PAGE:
May 2014

One of the most important things to know in your Workers’ Compensation case is whether or not you should settle.

Sometimes there is no question about what you should do.

For instance, if the Work Comp insurance company refuses to give you an offer then you have to go to trial. No question about it.

However, if you receive a decent offer then you must decide whether to accept it or go to trial.

You must honestly assess your case.

What defenses does your employer have?

Did you report your accident right away?

Did you complete an accident report in a timely manner?

Is there a gap in treatment between your accident date and your medical treatment?

Did you accurately describe your accident to your doctor, and its relationship to your work?

Did you treat consistently and according to doctor’s orders?

Did you have past problems before your accident date, or did you have accidents outside of work after your work accident?

If you have flaws in these areas they can really damage your case.

If the Workers’ Compensation insurance company gives a reasonable offer and you have problems with your case then it makes sense to settle your case.

When you have a trial the Arbitrator rules and awards you the amount she thinks is proper. Any settlement offers you may have had go away once you go to trial.

It is better to walk away with money in hand, then to go into a trial and risk everything.

Questions about your Work Comp case? Feel free to call Illinois Workers’ Compensation Attorney Dirk May with Williams and Swee at 309-827-4371.


2014 – 05/28/2014 – US Department of Labors OSHA cites Chicago engineering company again for failing to protect construction workers from serious dangers in 2014.

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OSHA violations for failing to protect workers from trench cave-ins. An injured worker may file a Workers’ Compensation claim and notify OSHA of potential violations. CompNewsNetwork – COURT IN NEW MEXICO ORDERS EMPLOYER TO REIMBURSE INJURED WORKER FOR COSTS OF MEDICAL MARIJUANA.

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Very interesting case. I wrote about the Illinois Cannabis Law in the past. It expressly provides that a health insurance company cannot be required to pay for Medical Marijuana. Will this exclude an employer or a Workers’ Compensation insurance company from being required to pay for medical marijuana? There will most likely be a test case in the next couple of years.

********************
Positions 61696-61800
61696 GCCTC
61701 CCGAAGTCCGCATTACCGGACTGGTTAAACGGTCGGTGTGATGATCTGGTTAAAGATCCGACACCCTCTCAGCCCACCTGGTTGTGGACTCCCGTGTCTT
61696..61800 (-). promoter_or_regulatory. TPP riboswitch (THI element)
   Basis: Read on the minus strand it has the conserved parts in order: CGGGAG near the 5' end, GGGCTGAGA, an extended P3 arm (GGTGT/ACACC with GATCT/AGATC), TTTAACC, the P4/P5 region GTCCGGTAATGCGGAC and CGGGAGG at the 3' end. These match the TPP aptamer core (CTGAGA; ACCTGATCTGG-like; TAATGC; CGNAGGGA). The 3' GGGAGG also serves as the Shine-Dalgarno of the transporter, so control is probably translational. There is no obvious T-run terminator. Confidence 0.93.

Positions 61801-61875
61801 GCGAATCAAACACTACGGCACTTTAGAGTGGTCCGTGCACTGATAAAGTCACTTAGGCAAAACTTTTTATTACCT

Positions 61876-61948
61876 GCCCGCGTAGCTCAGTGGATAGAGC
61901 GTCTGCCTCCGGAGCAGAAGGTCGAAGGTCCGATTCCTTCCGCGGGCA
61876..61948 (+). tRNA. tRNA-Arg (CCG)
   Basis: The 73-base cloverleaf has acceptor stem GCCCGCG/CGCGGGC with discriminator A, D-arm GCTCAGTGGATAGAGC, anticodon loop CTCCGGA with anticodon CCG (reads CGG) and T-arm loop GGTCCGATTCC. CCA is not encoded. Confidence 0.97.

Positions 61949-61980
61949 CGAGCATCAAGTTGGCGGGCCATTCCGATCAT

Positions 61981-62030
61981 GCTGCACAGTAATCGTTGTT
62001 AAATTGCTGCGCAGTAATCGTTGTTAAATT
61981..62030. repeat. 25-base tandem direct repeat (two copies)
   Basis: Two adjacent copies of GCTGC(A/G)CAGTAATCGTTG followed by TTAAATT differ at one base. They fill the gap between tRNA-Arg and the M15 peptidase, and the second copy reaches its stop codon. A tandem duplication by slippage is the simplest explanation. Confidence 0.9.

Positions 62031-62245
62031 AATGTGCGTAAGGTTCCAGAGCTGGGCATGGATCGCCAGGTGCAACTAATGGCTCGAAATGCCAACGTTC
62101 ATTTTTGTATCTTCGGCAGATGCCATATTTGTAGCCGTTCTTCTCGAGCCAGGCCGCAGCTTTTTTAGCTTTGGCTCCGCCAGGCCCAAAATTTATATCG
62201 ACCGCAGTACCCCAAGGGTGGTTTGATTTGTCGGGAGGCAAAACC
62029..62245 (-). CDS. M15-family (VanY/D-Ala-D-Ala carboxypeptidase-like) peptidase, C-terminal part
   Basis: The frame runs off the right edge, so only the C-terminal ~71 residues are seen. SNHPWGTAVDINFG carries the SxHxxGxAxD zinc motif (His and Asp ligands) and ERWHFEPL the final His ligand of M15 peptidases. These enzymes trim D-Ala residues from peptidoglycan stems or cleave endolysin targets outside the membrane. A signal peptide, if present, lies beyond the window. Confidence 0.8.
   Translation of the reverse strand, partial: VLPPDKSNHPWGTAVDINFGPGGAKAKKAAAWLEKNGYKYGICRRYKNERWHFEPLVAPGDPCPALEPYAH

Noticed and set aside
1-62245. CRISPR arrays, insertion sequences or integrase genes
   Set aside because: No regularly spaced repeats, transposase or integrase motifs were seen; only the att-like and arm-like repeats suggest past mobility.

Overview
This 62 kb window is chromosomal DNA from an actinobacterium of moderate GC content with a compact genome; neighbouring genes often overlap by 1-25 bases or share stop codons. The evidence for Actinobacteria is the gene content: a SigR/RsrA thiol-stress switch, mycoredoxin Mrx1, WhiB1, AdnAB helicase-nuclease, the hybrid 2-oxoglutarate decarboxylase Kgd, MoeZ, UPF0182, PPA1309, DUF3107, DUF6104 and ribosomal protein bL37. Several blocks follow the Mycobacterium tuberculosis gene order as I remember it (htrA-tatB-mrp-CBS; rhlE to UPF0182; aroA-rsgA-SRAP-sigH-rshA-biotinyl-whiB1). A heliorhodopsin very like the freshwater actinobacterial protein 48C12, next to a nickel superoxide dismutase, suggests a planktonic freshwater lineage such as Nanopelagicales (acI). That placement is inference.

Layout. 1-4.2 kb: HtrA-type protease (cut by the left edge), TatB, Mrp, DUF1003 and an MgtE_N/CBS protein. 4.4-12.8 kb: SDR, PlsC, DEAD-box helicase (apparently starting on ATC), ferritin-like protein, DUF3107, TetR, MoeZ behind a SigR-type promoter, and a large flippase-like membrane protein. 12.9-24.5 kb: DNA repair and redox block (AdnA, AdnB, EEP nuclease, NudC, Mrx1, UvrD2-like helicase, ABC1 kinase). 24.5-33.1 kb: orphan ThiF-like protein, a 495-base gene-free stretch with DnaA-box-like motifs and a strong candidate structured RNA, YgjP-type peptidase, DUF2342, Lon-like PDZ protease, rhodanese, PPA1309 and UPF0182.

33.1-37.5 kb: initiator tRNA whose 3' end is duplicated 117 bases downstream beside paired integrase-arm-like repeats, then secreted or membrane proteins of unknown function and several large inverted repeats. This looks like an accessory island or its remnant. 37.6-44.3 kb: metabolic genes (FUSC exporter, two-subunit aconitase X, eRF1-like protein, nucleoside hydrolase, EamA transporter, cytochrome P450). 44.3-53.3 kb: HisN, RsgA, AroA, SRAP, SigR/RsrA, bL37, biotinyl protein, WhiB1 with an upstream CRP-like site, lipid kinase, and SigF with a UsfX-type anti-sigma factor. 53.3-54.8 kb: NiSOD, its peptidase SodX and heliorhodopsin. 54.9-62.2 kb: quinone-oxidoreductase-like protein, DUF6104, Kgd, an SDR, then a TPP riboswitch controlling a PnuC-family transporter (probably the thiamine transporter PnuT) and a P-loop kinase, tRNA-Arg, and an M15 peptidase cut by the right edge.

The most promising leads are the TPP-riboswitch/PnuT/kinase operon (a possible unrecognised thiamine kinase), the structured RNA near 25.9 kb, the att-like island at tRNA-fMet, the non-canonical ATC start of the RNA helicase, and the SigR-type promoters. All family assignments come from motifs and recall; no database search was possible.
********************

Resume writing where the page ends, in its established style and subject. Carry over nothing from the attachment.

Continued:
You can make sure that your Illinois Workers’ Compensation case goes as smoothly as it can.

One of the most important factors in your case is what you say.

This means what you tell your supervisor, your doctors, and the Arbitrator at trial.

Telling your supervisor immediately that you are injured and completing an accident report will make things run smoothly later on.

Telling your doctor how you got hurt and what parts of your body are injured is very important.

I have seen medical records that quote the injured worker as saying “no known cause of injury”, or “does not know how this happened”, or “made worse while working in garden at home”. These type of statements will damage your case.

When testifying before the Arbitrator remember that she is the one who will decide your case.

Do not argue with Arbitrator, the other attorney, or anyone else.

Be polite and think carefully before you answer any questions.

If the Arbitrator thinks you are exaggerating, or hiding something, or you are disagreeable then you are toast.

There is a human element to every case. Make sure that you do not alienate the Arbitrator.

If you say the right things, in the right way, at the right time, then your case will be much stronger.

Questions about how to make sure case is as strong as possible? Feel free to call Illinois Work Comp Attorney Dirk May with Williams and Swee at 309-827-4371.

Police Unions Want Workers’ Comp Benefits for Officers with PTSD « CBS St. Louis.

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Illinois law allows for mental trauma related to a physical injury. Mental trauma alone is more difficult. However, something dramatic happening will most likely result in a compensable case. CompNewsNetwork – Why Workers Comp Claims Will Continue to Trend Downward.

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In addition, there are some people who will not file a Workers’ Compensation claim if they believe they will be fired as a result. Job growth has not been robust so there are fewer people working.

NFLPA may block playoff expansion due to Saints' workers comp issues.

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Yes, even professional football players can file for Workers’ Compensation. The amounts available vary from state to state. Illinois benefits are among the highest in the country.

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